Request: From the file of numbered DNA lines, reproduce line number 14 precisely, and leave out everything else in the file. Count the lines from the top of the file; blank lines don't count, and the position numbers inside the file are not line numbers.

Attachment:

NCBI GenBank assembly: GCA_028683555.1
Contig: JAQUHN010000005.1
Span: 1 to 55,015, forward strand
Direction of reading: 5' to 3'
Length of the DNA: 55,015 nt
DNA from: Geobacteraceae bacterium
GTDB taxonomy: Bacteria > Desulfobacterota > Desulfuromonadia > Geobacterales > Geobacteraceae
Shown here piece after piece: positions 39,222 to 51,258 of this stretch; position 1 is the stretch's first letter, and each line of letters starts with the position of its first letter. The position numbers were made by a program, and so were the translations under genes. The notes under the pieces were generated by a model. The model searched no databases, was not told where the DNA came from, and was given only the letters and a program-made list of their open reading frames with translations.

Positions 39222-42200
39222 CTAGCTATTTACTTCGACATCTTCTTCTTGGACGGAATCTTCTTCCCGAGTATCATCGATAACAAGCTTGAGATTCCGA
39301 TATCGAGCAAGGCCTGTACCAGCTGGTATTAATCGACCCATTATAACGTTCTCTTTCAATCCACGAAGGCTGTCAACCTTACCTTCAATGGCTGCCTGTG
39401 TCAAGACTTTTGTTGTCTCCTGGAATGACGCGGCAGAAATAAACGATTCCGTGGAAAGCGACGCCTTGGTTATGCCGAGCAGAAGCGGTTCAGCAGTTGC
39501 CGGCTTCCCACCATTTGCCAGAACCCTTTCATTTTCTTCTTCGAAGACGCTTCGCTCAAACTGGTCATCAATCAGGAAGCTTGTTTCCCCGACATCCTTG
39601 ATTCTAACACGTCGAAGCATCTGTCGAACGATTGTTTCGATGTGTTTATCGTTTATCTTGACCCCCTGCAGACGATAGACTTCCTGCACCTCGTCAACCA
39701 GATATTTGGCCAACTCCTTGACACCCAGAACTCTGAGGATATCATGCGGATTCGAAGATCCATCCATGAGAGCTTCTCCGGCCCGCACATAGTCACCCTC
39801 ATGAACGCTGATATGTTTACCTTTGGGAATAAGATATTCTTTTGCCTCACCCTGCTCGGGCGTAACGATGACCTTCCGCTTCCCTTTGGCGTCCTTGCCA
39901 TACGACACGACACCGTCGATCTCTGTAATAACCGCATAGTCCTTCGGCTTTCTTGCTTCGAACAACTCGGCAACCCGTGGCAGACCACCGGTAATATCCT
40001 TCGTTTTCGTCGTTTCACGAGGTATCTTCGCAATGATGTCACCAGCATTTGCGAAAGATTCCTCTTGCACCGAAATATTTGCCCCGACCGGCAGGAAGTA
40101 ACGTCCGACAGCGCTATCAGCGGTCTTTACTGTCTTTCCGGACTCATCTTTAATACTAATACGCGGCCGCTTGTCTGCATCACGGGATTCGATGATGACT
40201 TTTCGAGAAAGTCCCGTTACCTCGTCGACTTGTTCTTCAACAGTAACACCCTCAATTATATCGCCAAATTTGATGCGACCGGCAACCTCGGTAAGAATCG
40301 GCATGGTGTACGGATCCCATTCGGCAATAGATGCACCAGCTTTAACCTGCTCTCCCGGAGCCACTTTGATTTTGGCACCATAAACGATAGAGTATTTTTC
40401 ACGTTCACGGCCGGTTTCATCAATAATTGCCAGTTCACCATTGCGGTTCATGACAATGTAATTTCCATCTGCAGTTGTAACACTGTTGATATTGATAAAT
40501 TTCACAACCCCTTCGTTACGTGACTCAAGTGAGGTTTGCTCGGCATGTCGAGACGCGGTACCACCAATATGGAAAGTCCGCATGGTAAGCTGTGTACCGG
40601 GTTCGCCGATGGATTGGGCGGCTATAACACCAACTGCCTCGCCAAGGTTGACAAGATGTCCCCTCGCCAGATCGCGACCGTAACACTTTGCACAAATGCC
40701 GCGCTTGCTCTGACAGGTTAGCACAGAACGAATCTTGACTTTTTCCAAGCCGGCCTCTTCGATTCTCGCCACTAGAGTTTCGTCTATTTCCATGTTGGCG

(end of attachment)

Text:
39601 ATTCTAACACGTCGAAGCATCTGTCGAACGATTGTTTCGATGTGTTTATCGTTTATCTTGACCCCCTGCAGACGATAGACTTCCTGCACCTCGTCAACCA